Artificial Sweeteners in Beverages Do Not Contribute to Weight Gain, Research Finds
A study reveals that beverages containing artificial sweeteners do not lead to weight gain.
Liverpool: According to research conducted at the University of Liverpool in the UK, consuming beverages with artificial sweeteners for a year has no significant impact on body weight.
British researchers compared the weight of individuals suffering from overweight and obesity who consumed sweetened drinks with low calories to those who drank water.
For the study, researchers selected 493 individuals aged 18 to 65, with an average Body Mass Index (BMI) of 31. The research, which lasted for a year, concluded with 262 participants remaining until the end.
Researchers divided the participants into two groups for the study. One group was given at least two servings of 300 milliliters of water per day, while the other group received the same amount of beverages containing artificial sweeteners.
The study found that individuals who consumed diet beverages not only maintained their weight but also showed improvement in their beneficial cholesterol levels, indicating a reduction in the risks of heart disease and stroke.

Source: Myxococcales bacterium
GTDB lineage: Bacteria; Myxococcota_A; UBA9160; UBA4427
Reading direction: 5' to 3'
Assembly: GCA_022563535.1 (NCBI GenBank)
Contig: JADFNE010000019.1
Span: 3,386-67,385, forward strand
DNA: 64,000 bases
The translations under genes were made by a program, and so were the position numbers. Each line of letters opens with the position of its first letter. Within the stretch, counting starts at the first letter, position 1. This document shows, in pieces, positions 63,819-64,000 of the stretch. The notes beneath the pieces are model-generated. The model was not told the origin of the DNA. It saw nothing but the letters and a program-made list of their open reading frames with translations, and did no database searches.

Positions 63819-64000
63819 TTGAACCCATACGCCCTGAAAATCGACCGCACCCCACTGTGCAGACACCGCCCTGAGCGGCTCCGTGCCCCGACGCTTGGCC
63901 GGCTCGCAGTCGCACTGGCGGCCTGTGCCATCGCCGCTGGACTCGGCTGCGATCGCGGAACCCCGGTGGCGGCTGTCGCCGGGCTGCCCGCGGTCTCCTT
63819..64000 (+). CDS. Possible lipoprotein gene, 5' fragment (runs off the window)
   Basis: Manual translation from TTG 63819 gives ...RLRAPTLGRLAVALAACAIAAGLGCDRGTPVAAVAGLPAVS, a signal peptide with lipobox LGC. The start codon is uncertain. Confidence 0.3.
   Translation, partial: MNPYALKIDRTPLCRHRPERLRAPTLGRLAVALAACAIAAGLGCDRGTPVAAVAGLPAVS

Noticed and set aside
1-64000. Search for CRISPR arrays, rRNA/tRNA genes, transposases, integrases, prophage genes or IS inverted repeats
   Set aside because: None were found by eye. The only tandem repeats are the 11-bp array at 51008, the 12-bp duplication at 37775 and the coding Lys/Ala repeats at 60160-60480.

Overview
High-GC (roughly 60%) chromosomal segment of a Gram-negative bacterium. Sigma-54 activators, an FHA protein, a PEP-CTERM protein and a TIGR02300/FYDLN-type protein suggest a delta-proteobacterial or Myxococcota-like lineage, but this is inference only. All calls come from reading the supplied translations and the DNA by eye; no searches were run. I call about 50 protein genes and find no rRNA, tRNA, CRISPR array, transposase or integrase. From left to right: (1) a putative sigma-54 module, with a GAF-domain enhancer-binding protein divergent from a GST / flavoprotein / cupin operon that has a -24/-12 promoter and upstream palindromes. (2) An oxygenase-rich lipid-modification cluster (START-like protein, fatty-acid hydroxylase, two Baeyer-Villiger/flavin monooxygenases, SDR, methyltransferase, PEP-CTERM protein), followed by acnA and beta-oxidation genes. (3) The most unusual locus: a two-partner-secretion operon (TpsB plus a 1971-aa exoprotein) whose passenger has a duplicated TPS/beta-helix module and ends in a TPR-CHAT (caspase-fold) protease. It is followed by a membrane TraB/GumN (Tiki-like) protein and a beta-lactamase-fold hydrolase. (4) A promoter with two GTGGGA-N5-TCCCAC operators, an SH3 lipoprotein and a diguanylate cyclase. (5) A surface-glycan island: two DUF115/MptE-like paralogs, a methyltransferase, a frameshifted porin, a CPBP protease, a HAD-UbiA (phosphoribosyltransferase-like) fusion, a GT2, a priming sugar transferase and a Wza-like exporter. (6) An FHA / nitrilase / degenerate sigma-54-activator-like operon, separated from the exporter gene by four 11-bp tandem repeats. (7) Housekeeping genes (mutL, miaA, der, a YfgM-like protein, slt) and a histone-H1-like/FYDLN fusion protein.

According to the results, the group consuming diet beverages experienced an average weight loss of 7.5 kilograms, while the water-drinking group showed a weight reduction of 6.1 kilograms.
The group drinking water witnessed the most significant weight reduction within 44 weeks, while the group consuming beverages experienced this reduction within 36 weeks.
After reaching the threshold of weight loss for both groups, a gradual regain in weight began. However, the group consuming beverages showed a slower rate of weight gain compared to the water-drinking group.
It is noteworthy that the results of this study, published in the International Journal of Obesity, contradict findings from numerous previous studies conducted in the past.